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Color of Hockey: Dean 'unsung hero' at Fort Dupont

Quiet force has helped keep oldest minority-oriented youth hockey program going for four decades

by William Douglas @WDouglasNHL / Staff Writer

William Douglas has been writing The Color of Hockey blog for the past seven years. Douglas joined in March and will be writing about people of color in the game. Today, he profiles Betty Dean of the Fort Dupont Ice Hockey Club.

Betty Dean found herself in an unfamiliar place on Thursday: In the spotlight.

Dean was sitting at a table during the U.S. Hockey Hall of Fame induction ceremony in Washington when ESPN SportsCenter anchor Steve Levy, the event's master of ceremonies, approached her and interviewed her about her impact with the Fort Dupont Ice Hockey Club.

She was there for Neal Henderson -- as always -- to witness the founder and coach of North America's oldest minority-oriented youth hockey program become the U.S. Hall's first black inductee.

"It's kind of hard to put it into words," the soft-spoken Dean said of her impact. "I love all the kids, and I love all the parents, we work well together, I think they love me, I hope. It's been a good trip. I've been there since 1982."

Henderson would have his moment of honor delivering his induction speech, Levy told Dean, "this is your turn, is there anything else you'd like to say?"

"Well, I think that's about it," she replied.

Classic Betty Dean.

Though Henderson has earned honors as the coach/teacher/father figure for the Fort Dupont Cannons, Dean has been at his side, the quiet force who has helped keep the program functioning for nearly four decades as an unpaid volunteer.

Dean is the bookkeeper, attendance-taker at practice, travel agent, banquet organizer, fruit sale arranger and chaperone all rolled into one. She's been a hockey mom to some 1,500 Fort Dupont players, many from disadvantaged backgrounds.

"She's a diamond in the rough" Henderson said "She's taken a lot of weight off me for laying out a whole line of ideas on how to run a trip, how to set it up, keeping my paperwork straight, handling the funds for me. She's my right-hand person. I call her my boss."

He used to call her classmate. Dean and Henderson have known each other since they were students together at Washington's Cardozo High School, now called Cardozo Educational Campus.

Henderson said Dean got involved with the Fort Dupont program, which he founded in 1978, when she helped arrange a team road trip in 1982.

"I think it was the first trip to Boston," Henderson said. "She did it, fell in love with the club, and here we are."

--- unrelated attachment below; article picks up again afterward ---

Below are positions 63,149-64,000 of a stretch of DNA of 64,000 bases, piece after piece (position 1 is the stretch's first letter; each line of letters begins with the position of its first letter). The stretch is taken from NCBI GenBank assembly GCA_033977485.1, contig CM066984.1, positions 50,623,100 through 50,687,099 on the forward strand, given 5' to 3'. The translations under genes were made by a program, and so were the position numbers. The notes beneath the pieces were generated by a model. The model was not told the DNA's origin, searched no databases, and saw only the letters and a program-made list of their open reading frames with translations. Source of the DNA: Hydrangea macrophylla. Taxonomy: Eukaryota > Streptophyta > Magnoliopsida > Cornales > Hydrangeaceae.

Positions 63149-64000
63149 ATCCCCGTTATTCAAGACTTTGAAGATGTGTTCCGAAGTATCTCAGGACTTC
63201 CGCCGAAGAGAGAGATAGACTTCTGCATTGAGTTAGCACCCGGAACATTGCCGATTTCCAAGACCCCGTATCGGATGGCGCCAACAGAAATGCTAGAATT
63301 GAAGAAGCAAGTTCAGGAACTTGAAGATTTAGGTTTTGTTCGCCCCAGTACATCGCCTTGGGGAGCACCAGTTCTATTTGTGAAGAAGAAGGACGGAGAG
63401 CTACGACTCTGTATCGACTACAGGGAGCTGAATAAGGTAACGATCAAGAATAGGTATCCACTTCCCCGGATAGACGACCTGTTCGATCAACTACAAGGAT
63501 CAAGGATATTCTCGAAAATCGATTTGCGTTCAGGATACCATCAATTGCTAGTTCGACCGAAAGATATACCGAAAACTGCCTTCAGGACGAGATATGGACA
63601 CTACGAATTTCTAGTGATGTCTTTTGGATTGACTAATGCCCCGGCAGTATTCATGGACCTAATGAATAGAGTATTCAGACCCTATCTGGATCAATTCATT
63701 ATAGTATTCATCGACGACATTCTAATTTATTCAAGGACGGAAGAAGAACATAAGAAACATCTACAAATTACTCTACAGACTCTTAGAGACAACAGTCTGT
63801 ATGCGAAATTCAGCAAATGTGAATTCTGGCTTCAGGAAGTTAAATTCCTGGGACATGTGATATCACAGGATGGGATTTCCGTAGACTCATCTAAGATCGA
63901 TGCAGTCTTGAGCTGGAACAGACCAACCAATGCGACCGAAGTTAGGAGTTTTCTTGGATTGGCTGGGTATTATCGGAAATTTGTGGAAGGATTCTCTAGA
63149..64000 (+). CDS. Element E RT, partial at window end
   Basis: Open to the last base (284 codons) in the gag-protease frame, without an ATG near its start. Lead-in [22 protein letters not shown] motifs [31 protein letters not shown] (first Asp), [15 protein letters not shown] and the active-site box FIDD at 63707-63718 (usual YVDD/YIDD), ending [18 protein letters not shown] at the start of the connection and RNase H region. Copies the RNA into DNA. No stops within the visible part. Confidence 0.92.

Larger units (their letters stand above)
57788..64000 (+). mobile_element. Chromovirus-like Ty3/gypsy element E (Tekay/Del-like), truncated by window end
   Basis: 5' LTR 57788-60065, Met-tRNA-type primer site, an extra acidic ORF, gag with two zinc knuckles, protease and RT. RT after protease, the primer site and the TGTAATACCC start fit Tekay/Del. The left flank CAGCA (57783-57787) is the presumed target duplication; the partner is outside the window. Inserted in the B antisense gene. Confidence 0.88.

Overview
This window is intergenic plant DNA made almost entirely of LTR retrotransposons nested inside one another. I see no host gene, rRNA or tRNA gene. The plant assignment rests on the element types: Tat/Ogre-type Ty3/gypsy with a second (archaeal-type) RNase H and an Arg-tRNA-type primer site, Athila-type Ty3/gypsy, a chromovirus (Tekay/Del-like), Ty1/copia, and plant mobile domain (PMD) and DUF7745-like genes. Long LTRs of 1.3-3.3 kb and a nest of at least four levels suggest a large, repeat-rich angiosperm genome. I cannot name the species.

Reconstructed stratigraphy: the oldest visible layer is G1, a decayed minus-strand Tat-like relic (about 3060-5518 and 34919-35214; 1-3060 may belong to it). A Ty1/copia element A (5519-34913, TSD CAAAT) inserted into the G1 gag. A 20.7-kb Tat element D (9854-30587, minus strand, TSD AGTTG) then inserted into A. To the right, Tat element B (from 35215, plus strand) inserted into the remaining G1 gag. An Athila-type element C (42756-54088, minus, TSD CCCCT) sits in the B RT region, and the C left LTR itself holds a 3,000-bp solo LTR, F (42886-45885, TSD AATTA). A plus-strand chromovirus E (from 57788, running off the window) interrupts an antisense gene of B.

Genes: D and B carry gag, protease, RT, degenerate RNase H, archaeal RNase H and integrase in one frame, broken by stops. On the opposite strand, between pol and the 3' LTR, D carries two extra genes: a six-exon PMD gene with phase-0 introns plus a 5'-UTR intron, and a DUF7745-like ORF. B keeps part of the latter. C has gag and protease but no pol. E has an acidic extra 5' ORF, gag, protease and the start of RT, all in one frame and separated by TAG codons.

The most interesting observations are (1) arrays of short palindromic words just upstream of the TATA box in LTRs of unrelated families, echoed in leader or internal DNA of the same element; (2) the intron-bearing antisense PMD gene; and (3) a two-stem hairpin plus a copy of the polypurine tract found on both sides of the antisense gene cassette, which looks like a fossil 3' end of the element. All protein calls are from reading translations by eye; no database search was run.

Lou Vairo, director of special projects for USA Hockey, said you can't talk about the Fort Dupont Cannons' success without mentioning Dean. 

It was Vairo who urged Levy to interview Dean during the induction ceremony to give her a moment of public recognition. The ceremony was will air on NHL Network on Dec. 26 at 6 p.m. ET.

Vairo, a U.S. Hockey Hall inductee in 2014 who served on the coaching staffs of the 1984 and 2002 U.S. men's Olympic hockey teams, said he believes that Dean is so instrumental to Fort Dupont's success that she's worthy of consideration for the Lester Patrick Trophy, awarded for outstanding service to hockey in the United States.

"I never just associate Fort Dupont with Neal alone -- it's always Neal and Betty," he said. "She likes the background. She just shows up and does her deal. She's not looking for anything, she's not looking for pats on the back. She just loves her community and the kids in it, and she likes hockey."

George Love, a Fort Dupont alum whose son, Javier, is currently the program, said Dean is the unsung backbone of the program.

"The program wouldn't have made it without the two of them together," Love said. "I remember when the teams took ski trips, Miss Dean, I never saw her out on the slopes, but she was there to have fun. But we always knew she had a very watchful eye for us."

John Cotten, whose son, Marquise, played for the Cannons, simply calls Dean "the straw that stirs the coffee.

"She and Coach Neal should walk into the Hall together because if you ever had anybody who meant so much to a program that went so unnoticed, Miss Dean is that person," said Cotten, director of the Purple Puck high school hockey tournament that plays at the Fort Dupont Ice Arena. "She's an ultra-hockey mom."

Photo Courtesy: AJ Messier

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